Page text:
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  • Writer's pictureMike Curtis

The fox class of 2022

I've been back in Cambridge full time for a couple of months following the UK government's 'work from home' request in response to the omicron wave. During this time, wildlife sightings have been extremely good and fairly dependable, especially the foxes. As a result, I've slowly 'got my eye in' for identifying the individual foxes. The good news is that six of last year's foxes are still present, including all three of last year's cubs. So this year I am hoping to be sharing images and updates of these fascinating creatures.

Red 21

This handsome fox is the same territorial male from last year. He's a fairly uniform red colour all over with deep amber coloured eyes and pale tear stripes. He's clearly still tolerant of the subadult cubs from last year, who greet him enthusiastically. This is illustrated in the right-hand image in the gallery below, where the ever-playful Dark Face is annoying her father.


White-Eye is a remarkable vixen who has successfully raised three litters of cubs since 2019, including the six cubs that I documented in 2019. I hadn't seen White-Eye during the winter of 21/22, so I was delighted when she appeared at the end of March, clearly nursing a new litter of cubs. This is the fourth year in a row that she's produced cubs. Her identifying characteristic is a slight nick to the edge of her right eye, which since 2019 has become less and less obvious as the injury has healed. Other than that, she's quite a small fox with a grey tinge to her fur, a tiny white tip to her tail, and the look of a coyote especially when her winter coat is lost. Given that she's been a full-time mum for several years, it's unsurprising that she's very business-like and is always on the move looking for food. At the moment she's sporting a magnificent winter coat.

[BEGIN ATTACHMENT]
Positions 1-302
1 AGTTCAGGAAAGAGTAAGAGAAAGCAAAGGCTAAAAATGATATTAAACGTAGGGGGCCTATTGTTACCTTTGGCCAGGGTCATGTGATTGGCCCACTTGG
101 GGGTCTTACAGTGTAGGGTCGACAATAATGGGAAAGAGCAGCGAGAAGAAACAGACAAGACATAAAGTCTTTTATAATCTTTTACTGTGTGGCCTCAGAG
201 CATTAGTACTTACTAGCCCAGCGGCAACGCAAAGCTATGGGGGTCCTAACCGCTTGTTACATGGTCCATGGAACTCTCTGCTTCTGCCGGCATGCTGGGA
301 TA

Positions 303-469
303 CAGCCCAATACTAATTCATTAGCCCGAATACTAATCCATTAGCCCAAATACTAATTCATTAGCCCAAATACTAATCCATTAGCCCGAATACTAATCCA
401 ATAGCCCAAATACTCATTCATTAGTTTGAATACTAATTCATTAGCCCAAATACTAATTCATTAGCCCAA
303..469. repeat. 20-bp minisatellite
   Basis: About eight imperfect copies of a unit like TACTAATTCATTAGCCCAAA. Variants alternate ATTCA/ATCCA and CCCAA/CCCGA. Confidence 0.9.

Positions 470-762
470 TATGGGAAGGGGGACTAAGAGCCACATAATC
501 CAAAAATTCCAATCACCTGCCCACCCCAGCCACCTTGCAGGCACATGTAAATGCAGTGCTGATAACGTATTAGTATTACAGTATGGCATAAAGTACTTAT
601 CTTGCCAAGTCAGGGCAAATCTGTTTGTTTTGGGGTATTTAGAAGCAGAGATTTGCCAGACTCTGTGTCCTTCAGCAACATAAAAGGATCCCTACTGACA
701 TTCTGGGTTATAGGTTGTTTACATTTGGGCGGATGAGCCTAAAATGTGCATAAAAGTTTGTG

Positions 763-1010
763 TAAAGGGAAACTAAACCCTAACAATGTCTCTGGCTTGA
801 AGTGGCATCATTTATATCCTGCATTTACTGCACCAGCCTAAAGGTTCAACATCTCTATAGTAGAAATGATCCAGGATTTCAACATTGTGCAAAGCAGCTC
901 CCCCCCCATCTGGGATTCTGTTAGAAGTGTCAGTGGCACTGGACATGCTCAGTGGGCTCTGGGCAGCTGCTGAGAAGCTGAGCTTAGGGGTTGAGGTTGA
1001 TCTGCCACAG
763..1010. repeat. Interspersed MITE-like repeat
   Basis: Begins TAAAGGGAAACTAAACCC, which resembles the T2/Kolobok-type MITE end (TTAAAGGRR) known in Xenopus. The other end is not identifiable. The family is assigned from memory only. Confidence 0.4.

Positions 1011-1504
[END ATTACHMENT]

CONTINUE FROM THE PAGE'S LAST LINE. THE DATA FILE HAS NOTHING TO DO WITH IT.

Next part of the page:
Above: White-Eye in early April with her milk-filled teats clearly visible


Auntie is another vixen who I first encountered in 2019. She's large for a vixen, being similar in size to Red 21 and, like him, she has an even red coloured coat with pale tear stripes. Her distinguishing features are a muzzle that is pockmarked with scars and only having a single lower incisor tooth (she's also lost her two lower canines since last year). She also has the most incredibly intense stare (see centre image below).

In 2019 she and White-Eye surprised me hugely by establishing a creche of eight cubs, two of which were Auntie's. The two families got on wonderfully and all eight cubs survived at least until they dispersed in the autumn.

Dark Face

Dark Face is a young vixen from White-Eye's 2021 litter. She is quite distinctive with pale grey to blonde coloured fur on her body and shoulders, dark tear stripes (hence her name) and a white-tipped tail that has a slight kink in it. Her behaviour is also distinctive. She's generally quite playful, often initiating bouts of rough and tumble with her siblings, and very demonstrative when either Red 21 or White-Eye appear. She appears to be the more dominant of last year's litter, as I've seen her 'mount' both Scar and Dot at the conclusion to play fights. She also has a habit of stretching a lot (see below right), which I rarely see the others doing, as well as lying in the field with her rear legs stretched out behind her. Together with Red 21, she's usually the first fox to be seen in the evening.


Poor old Scar. Such a beautiful fox with an unfortunate name, but it's very appropriate as she has a pronounced scar on her muzzle near her nose that is easily seen through binoculars (centre image below). She is currently missing fur from the end of her tail, which is her most obvious feature, but I hope this is temporary. I certainly hope it is not sarcoptic mange. Other than those very obvious features, she again has quite a grey tinge to her coat and pale tear stripes. As one of last year's cubs, Scar still has a close relationship with her siblings and parents, Red 21 and White-Eye.


Superficially, Dot and Scar look very similar, with their coats tinged with grey. If I ignore the absence of a muzzle scar, Dot's distinguishing feature is a small pale patch of fur above his left eye (see the left image below). In addition, he has relatively dark tear stripes and a white-tipped tail that is straight as a ruler. Dot has a close relationship with Dark Face, with both enjoying some rough and tumble, as well as more tender moments. In the right-hand image, Dot (right) is easily distinguished from Dark Face by his generally paler, grey-tinged coat.

Dark Face and Dot playing in the early April sunshine

Dark Face follows her mother White-Eye as she forages

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